Learn the common signs of mental illness in adults and adolescents.
Learn more about common mental health conditions that affect millions.
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Call the NAMI Helpline at
Or in a crisis, text "NAMI" to 741741
Ideally, the people around you will understand your illness and encourage you. But the important people in your life might not know much about mental illness. They may want to help you, but not know how to help. You can give friends and family a better chance to help by thinking ahead about how to tell them about your mental illness.
One reason to tell family and friends about your mental illness is to receive encouragement. Simply talking to someone sympathetic can reduce your stress level and improve your mood. You may also want to ask for concrete support, like help finding treatment or rides to appointments. Or maybe you want to share your crisis plan with a trusted family member.
Maybe you have mixed feelings. You might be afraid loved ones will judge you or feel uncomfortable around you. It can be very stressful if you're afraid to tell people but feel pressure to do so.
There's no right or wrong number of people to tell. Some people will benefit from telling many family and friends. Others may benefit by telling a couple of close friends and waiting to tell others. You are an expert on your own mental illness and can decide for yourself.
If you're stressed about whether to tell other people, you might feel better if you write down a list of pros and cons. Maybe some people won't understand. But maybe you can also see benefits to telling the people who will understand. If you're afraid, the list of pros can remind you of the rewards of overcoming your fear.
Joining a support group such as NAMI Connection can help you understand your own experiences through hearing others' stories. This support can also provide you with insights and tips for relationships of your own.
If you are compelled to disclose during a period where you are unwell, try to locate the most supportive person in your life. This person can help you through telling everyone else. Otherwise, the time to tell someone is going to depend on several things:
Talking about mental illness can be risky. When thinking over the pros and cons of telling someone, also consider the pros and cons of not telling them. The positives and negatives are different for everyone and thinking them through can help you decide what's right for you.
Being able to offer emotional support is not something that everyone knows how to do. It's a skill that takes practice. Some people may not be able to offer emotional support. If you have relatives or friends who lack this skill, that doesn't mean they don't love you.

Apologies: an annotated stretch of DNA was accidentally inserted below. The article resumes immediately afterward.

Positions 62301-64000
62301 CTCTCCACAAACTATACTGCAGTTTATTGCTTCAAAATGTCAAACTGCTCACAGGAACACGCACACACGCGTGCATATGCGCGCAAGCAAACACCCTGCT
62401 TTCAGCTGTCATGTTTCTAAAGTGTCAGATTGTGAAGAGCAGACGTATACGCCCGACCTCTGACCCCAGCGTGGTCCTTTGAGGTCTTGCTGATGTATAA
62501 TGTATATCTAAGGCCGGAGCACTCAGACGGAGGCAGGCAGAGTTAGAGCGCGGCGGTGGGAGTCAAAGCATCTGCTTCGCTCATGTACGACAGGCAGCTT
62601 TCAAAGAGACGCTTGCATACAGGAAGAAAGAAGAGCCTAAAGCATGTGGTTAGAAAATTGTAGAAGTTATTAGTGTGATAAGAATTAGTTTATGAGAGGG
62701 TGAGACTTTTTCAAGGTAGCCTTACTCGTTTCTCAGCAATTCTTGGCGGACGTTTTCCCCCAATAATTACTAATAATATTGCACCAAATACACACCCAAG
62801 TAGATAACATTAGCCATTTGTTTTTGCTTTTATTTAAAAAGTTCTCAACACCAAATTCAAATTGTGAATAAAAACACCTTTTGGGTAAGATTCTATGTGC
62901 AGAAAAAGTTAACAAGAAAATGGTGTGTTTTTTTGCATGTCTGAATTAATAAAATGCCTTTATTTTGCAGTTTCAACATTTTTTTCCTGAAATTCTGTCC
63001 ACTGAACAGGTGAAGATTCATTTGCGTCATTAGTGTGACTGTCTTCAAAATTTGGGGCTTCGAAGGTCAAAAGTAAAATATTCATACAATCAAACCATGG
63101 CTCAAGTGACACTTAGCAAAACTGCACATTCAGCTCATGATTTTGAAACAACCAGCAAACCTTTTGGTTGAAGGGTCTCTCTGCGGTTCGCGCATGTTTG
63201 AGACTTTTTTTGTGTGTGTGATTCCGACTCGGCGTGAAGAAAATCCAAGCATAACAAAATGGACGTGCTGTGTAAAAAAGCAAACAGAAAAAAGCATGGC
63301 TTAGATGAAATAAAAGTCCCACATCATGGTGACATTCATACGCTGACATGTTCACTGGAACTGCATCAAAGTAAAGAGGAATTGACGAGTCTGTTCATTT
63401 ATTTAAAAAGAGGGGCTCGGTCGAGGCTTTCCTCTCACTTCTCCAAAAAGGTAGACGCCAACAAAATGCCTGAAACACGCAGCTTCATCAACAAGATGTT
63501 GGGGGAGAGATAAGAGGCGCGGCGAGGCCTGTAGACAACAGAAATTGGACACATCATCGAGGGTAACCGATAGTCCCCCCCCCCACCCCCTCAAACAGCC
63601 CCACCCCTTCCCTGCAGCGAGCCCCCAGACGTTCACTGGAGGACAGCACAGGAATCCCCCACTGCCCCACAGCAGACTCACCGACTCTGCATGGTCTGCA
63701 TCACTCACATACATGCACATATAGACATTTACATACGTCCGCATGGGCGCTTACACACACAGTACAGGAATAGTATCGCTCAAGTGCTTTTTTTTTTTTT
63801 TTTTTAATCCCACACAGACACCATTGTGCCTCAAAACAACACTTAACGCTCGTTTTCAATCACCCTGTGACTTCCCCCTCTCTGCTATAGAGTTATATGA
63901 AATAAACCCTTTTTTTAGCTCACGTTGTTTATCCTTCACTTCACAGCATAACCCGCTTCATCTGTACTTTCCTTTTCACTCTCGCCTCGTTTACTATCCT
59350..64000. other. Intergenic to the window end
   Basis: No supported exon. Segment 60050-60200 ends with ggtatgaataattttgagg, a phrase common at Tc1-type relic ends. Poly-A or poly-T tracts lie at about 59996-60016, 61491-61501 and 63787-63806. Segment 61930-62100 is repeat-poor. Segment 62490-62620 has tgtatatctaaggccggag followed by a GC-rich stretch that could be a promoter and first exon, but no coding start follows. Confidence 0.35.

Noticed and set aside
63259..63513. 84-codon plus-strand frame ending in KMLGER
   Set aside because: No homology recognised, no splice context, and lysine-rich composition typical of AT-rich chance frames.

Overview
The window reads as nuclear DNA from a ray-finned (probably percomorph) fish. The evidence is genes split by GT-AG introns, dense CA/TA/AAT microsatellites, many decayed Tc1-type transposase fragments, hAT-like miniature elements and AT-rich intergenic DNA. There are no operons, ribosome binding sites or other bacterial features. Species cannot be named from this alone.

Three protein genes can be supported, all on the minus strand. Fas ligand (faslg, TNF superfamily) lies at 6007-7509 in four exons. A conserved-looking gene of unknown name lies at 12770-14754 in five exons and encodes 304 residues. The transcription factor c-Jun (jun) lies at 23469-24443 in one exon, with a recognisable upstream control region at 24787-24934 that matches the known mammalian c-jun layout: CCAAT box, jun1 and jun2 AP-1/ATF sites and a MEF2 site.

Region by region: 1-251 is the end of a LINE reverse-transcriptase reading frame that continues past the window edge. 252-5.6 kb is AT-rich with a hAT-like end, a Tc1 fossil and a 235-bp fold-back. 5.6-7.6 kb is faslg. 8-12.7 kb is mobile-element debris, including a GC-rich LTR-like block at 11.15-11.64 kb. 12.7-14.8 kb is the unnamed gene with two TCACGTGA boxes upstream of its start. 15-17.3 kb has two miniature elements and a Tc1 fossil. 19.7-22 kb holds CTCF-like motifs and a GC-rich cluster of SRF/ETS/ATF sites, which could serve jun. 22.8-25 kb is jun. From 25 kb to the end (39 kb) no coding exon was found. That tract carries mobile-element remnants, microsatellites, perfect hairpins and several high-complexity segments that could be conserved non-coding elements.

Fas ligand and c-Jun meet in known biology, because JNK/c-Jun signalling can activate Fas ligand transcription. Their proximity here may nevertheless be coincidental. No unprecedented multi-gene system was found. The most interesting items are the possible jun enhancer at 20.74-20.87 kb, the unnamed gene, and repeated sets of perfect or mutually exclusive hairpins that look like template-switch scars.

You might want to make a list of the people you're considering telling. Include the people you feel closest to. Also list the most emotionally skilled people you know, even if you don't know them as well.
Consider the names. Which of your close friends and family are most skillful at offering understanding? Which ones are best at listening or giving a hug when you're down? What about the people who are good listeners? Which of these "A grade" people could you talk to?
In a job, you have to weigh the advantages against the disadvantages of being open. Consider the potential negative impact on things like stigma from coworkers against your need for special accommodations, which are considered part of your civil rights. Before you share information about your condition, you should learn about your legal rights and also take into consideration your work environment.
In friendships or romantic relationships, generally, the consequences of being open about mental illness take one of three paths:
Once you've told someone, you'll understandably be concerned about their reaction. One sign they can handle it is if they treat you the same during or after the disclosure. Friends stay friends. Colleagues stay polite and interested. If you continue to get the same "vibes" from people, you can be pretty sure that your disclosure has not changed the relationship for worse. And that is the best outcome of all.
Knowing that certain people are aware of an important part of your life and that they accept you and support you can be incredibly helpful and liberating. While some people may disappear, it's better to have strong social supports around you.
You can get the best support possible by planning the conversation. Consider including three items:
"Process" talk means "talking about talking," rather than talking to share information. Prepare your listener for an important conversation by using "process" talk. Here are some ways to begin a process talk:
Concrete examples of what you mean by "mental illness." Every case of mental illness is different. To get the best support possible, share one or two examples of what's causing you stress:
Suggest ways to support you. Family and friends may not know what they can do to help. You can get the best support by asking for specific types of help:
By telling the right people and suggesting ways for loved ones to help, you can start building a strong social support network. At first, you might be afraid to talk about your experiences. But don't give up looking for support and encouragement from others. You'll discover that many people want to help you.
Call the NAMI Helpline at
In a crisis,